2. Apparatus as defined in claim 1, wherein said last named bag support means comprises lines of stitching along said zones attaching said inner bag to said outer bag.

.3. Apparatus as defined in claim 1, wherein said last named bag support means comprises taut means held by said housing and secured to said inner bag along said

Patent Citations
Cited PatentFiling datePublication dateApplicantTitle
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US2800194 *Jul 7, 1953Jul 23, 1957Peek Roelof TheodorusDisposable dust bag
US3092479 *Jun 1, 1960Jun 4, 1963Carl W HedbergDouble bag filter
FR2094635A5 * Title not available
Referenced by
Citing PatentFiling datePublication dateApplicantTitle
US3985527 *Apr 3, 1975Oct 12, 1976British Steel CorporationBag filter installation
US4046526 *Jan 12, 1976Sep 6, 1977Aerodyne Development CorporationBag collector for dirt with selective half-bag cleaning
US4539025 *Sep 26, 1984Sep 3, 1985Westinghouse Electric Corp.Filtering system
US4655805 *Feb 27, 1985Apr 7, 1987Industriell Arbetshygien I Soderhamn AbFilter, especially air filter
US4759781 *Mar 9, 1987Jul 26, 1988Olson Robert PFiltering and dust collecting apparatus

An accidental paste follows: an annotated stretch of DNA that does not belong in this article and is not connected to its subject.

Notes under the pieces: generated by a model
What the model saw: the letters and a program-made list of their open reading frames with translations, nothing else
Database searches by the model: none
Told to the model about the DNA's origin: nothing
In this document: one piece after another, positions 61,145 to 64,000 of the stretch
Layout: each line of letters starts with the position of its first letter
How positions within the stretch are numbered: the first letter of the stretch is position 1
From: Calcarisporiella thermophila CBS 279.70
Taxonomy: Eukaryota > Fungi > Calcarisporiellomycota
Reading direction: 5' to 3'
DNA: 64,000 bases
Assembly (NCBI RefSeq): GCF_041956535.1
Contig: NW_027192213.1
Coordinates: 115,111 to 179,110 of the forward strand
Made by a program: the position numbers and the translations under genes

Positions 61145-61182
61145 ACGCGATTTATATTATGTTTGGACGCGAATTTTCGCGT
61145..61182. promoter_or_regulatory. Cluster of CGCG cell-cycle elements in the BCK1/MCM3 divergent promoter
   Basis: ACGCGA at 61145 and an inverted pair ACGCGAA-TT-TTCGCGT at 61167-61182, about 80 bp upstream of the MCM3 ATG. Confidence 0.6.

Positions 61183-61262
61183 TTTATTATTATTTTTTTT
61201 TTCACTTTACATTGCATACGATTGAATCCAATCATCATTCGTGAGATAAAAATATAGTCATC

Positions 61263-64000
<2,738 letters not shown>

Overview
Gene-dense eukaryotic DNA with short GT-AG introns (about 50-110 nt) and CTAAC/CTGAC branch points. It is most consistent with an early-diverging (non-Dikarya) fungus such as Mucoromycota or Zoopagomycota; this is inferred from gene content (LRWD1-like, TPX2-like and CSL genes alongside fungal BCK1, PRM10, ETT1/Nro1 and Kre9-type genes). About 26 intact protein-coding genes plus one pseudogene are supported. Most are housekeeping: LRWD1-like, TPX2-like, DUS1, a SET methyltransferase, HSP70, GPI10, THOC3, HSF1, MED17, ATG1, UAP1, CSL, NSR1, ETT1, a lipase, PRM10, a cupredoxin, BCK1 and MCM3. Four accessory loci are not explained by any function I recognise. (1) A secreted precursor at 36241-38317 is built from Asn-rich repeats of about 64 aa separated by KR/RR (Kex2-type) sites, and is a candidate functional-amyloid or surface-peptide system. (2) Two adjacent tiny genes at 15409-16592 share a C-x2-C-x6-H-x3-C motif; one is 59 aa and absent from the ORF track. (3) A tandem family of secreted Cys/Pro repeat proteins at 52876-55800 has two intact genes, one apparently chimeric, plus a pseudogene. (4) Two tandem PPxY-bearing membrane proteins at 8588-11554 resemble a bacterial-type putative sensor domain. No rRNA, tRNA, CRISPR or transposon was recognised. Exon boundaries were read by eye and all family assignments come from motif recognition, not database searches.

US4759835 *Aug 30, 1985Jul 26, 1988Dorr-Oliver IncorporatedMethod for discharging cake formed on an electrode structure
US4874586 *Dec 3, 1987Oct 17, 1989Norton CompanyRaghouse bag design for simultaneous particulate capture and chemical reaction
US5433771 *Apr 25, 1994Jul 18, 1995Westinghouse Electric CorporationHot gas filtration system fail-safe and thermal regeneration device
US5453116 *Jun 13, 1994Sep 26, 1995Minnesota Mining And Manufacturing CompanySelf supporting hot gas filter assembly
US5549826 *Jun 10, 1994Aug 27, 1996Lapoint, Jr.; John H.Filtration bag
US5830250 *Mar 6, 1996Nov 3, 1998Minnesota Mining And Manufacturing CompanyStepped hot gas filter cartridge
US5846274 *Jul 28, 1997Dec 8, 1998City Of AlbuquerqueManhole biofilter
US7309366 *Apr 5, 2006Dec 18, 2007Jensen Robert MBag cleaning compressed air nozzle
US7473360Mar 26, 2002Jan 6, 2009Pall CorporationLength-adjustable filter cartridge end caps, filter cartridges employing, and methods of making, the same
US8491708 *Nov 9, 2011Jul 23, 2013Donaldson Company, Inc.Nozzle arrangements and method for cleaning filter elements
US8752736 *Jul 13, 2010Jun 17, 2014Mann+Hummel GmbhSelf actuating rotary dust valve
US8758486Jul 22, 2013Jun 24, 2014Donaldson Company, Inc.Nozzle arrangements and method for cleaning filter elements
US20110012043 *Jan 20, 2011Mann+Hummel GmbhSelf actuating rotary dust valve
US20120067381 *Nov 9, 2011Mar 22, 2012Donaldson Company, Inc.Nozzle arrangements and method for cleaning filter elements
Classifications
U.S. Classification55/302, 55/379, 55/341.2, 55/380, 55/381, 55/341.1
International ClassificationB01D46/04, B01D46/06, B01D46/02, B01D46/00
Cooperative ClassificationB01D46/06, B01D46/04, B01D46/0068, B01D46/0024
European ClassificationB01D46/00D4A, B01D46/04, B01D46/00R40A, B01D46/06